Yemen talks barely holding despite UN optimism
LONDON - Negotiations to end the war in Yemen have resumed but the Iran-allied Houthi delegation threatened to suspend its participation due to disagreements over the future of some of its leaders.
The issue involves discussions within the Coordination and De-escalation Committee, a body that includes members from both sides of the conflict and which is tasked with supporting the ceasefire. The newest sticking point being the future of what the government delegation described as “coup leaders” and their role in the settlement process.
The rebel delegation was brought back to negotiations by UN Special Envoy Ismail Ould Cheikh Ahmed, who tried to stress the positives of the proceedings, declaring that a consensus was close to being reached.
“We are moving towards a general understanding that encompasses the expectations and visions of the parties,” Ould Cheikh Ahmed said in a statement. “The discussions have become more sensitive and delicate, bringing us closer to a comprehensive agreement.”
Yemeni political analyst Abdullah Ismail dismissed the comments by the UN envoy as mere spin.
“Ismail Ould Cheikh Ahmed’s statements do not differ from his previous ones, high on optimism but low on facts,” the analyst said, adding that flowery rhetoric by the UN envoy is an effort to delay an announcement that consultations have collapsed.
UN Secretary-General Ban Ki-moon said he wants to intensify the United Nations’ mediation role in the conflict.
“While both sides have committed to reaching agreements in Kuwait, there remain deep differences between the two sides that will need to be overcome in order to achieve a successful outcome,” Ban wrote in a letter to the UN Security Council.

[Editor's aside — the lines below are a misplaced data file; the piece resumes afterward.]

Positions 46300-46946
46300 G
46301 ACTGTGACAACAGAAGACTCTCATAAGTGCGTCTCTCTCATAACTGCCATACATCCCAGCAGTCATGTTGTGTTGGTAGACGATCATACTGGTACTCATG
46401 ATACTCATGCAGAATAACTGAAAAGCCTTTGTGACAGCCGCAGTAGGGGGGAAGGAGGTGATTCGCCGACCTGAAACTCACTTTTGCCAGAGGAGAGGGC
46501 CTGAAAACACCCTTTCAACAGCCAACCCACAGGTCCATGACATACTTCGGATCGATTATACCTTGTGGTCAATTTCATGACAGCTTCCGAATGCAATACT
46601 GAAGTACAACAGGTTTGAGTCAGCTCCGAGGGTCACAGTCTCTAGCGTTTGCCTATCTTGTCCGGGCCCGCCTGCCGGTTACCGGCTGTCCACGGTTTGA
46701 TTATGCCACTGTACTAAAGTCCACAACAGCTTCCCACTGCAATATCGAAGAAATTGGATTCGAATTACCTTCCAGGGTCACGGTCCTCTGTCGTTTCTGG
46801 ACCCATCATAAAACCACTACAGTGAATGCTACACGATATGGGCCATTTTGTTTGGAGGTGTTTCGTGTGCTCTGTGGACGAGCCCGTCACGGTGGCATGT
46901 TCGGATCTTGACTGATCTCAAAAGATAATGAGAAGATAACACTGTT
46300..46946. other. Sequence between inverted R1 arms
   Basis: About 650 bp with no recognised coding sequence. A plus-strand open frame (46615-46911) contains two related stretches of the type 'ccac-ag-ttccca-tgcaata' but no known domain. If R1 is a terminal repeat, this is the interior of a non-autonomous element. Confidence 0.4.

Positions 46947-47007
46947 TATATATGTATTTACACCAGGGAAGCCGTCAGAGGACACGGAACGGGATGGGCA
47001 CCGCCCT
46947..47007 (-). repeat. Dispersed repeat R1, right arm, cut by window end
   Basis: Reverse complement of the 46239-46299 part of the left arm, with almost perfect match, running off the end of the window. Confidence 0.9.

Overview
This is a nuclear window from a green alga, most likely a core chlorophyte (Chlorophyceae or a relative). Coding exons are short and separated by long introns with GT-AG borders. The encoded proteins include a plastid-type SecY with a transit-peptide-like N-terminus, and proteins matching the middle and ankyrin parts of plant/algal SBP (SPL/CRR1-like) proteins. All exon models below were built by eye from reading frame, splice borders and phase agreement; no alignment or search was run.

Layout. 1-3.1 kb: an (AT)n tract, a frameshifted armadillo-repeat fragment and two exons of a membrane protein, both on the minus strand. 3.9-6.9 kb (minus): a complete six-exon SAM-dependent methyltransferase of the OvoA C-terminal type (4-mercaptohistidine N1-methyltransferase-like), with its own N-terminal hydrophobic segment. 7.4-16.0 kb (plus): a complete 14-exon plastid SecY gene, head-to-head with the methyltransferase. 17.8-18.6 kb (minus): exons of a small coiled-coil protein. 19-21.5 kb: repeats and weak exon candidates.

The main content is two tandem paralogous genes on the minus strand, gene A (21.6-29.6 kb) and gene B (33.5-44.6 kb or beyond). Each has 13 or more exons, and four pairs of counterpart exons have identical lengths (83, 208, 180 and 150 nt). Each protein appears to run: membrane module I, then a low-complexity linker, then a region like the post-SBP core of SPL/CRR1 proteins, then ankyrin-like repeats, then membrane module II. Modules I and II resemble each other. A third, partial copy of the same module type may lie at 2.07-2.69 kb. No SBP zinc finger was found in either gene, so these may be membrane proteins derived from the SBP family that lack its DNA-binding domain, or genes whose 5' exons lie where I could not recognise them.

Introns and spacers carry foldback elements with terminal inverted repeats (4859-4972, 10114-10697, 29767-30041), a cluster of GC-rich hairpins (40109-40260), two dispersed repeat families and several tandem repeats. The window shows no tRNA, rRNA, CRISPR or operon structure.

Ban proposed expanding the UN peace mission to Yemen and moving it to Amman from New York to strengthen the mediation process.
The Kuwait talks began April 21st, after a week’s delay in the arrival of the delegation representing the Houthis and former Yemeni president Ali Abdullah Saleh. The sessions have been plagued with threats and walkouts from both sides but have reached agreement on some issues, such as prisoner exchanges.
A walkout by government representatives was prompted by the rebel delegation’s refusal to recognise the legitimacy of President Abd Rabbo Mansour Hadi. The government side was persuaded to give talks “one last chance” after significant pressure from Gulf officials.
The issue of the future of some Houthi leaders is tied to the rebels’ demand for an all-inclusive national unity government, which the internationally recognised government rejects.
The issue of Yemen with Saleh in the mix is a non-starter for the Hadi government and the Saudi-led coalition fighting the rebels and their supporters.
The war in Yemen began after the Shia Houthis and their allies overran the capital, Sana’a, in September 2014 and seized most of the country, prompting Hadi to flee to Saudi Arabia.
An Arab coalition, led by Saudi Arabia and supported by the United States and Britain, began an air campaign against the rebels in March 2015. Arab coalition ground troops later entered the fight to restore Hadi’s UN-recognised government.
The war in Yemen has led to the death of more than 6,400 people, mostly civilians, and displaced about 2.8 million people. The country is suffering a major humanitarian catastrophe, making resolution of the war a matter of the utmost urgency.